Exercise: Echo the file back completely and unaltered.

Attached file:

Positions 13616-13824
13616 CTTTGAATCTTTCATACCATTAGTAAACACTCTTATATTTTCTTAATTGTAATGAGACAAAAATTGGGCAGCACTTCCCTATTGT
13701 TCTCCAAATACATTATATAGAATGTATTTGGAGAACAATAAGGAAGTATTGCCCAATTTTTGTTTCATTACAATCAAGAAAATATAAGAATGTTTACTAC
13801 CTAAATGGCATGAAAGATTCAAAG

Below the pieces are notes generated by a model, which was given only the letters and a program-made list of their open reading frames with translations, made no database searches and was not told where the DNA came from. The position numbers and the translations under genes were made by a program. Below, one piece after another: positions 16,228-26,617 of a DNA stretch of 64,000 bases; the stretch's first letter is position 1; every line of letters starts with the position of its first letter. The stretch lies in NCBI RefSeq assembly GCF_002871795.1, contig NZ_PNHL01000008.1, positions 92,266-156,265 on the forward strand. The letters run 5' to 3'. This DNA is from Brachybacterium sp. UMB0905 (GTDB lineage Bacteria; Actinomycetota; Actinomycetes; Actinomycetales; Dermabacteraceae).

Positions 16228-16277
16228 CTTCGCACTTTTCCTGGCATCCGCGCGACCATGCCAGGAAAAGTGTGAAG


Positions 13616-13824
13616 CTTTGAATCTTTCATACCATTAGTAAACACTCTTATATTTTCTTAATTGTAATGAGACAAAAATTGGGCAGCACTTCCCTATTGT
13701 TCTCCAAATACATTATATAGAATGTATTTGGAGAACAATAAGGAAGTATTGCCCAATTTTTGTTTCATTACAATCAAGAAAATATAAGAATGTTTACTAC
13801 CTAAATGGCATGAAAGATTCAAAG

Below the pieces are notes generated by a model, which was given only the letters and a program-made list of their open reading frames with translations, made no database searches and was not told where the DNA came from. The position numbers and the translations under genes were made by a program. Below, one piece after another: positions 16,228-26,617 of a DNA stretch of 64,000 bases; the stretch's first letter is position 1; every line of letters starts with the position of its first letter. The stretch lies in NCBI RefSeq assembly GCF_002871795.1, contig NZ_PNHL01000008.1, positions 92,266-156,265 on the forward strand. The letters run 5' to 3'. This DNA is from Brachybacterium sp. UMB0905 (GTDB lineage Bacteria; Actinomycetota; Actinomycetes; Actinomycetales; Dermabacteraceae).

Positions 16228-16277
16228 CTTCGCACTTTTCCTGGCATCCGCGCGACCATGCCAGGAAAAGTGTGAAG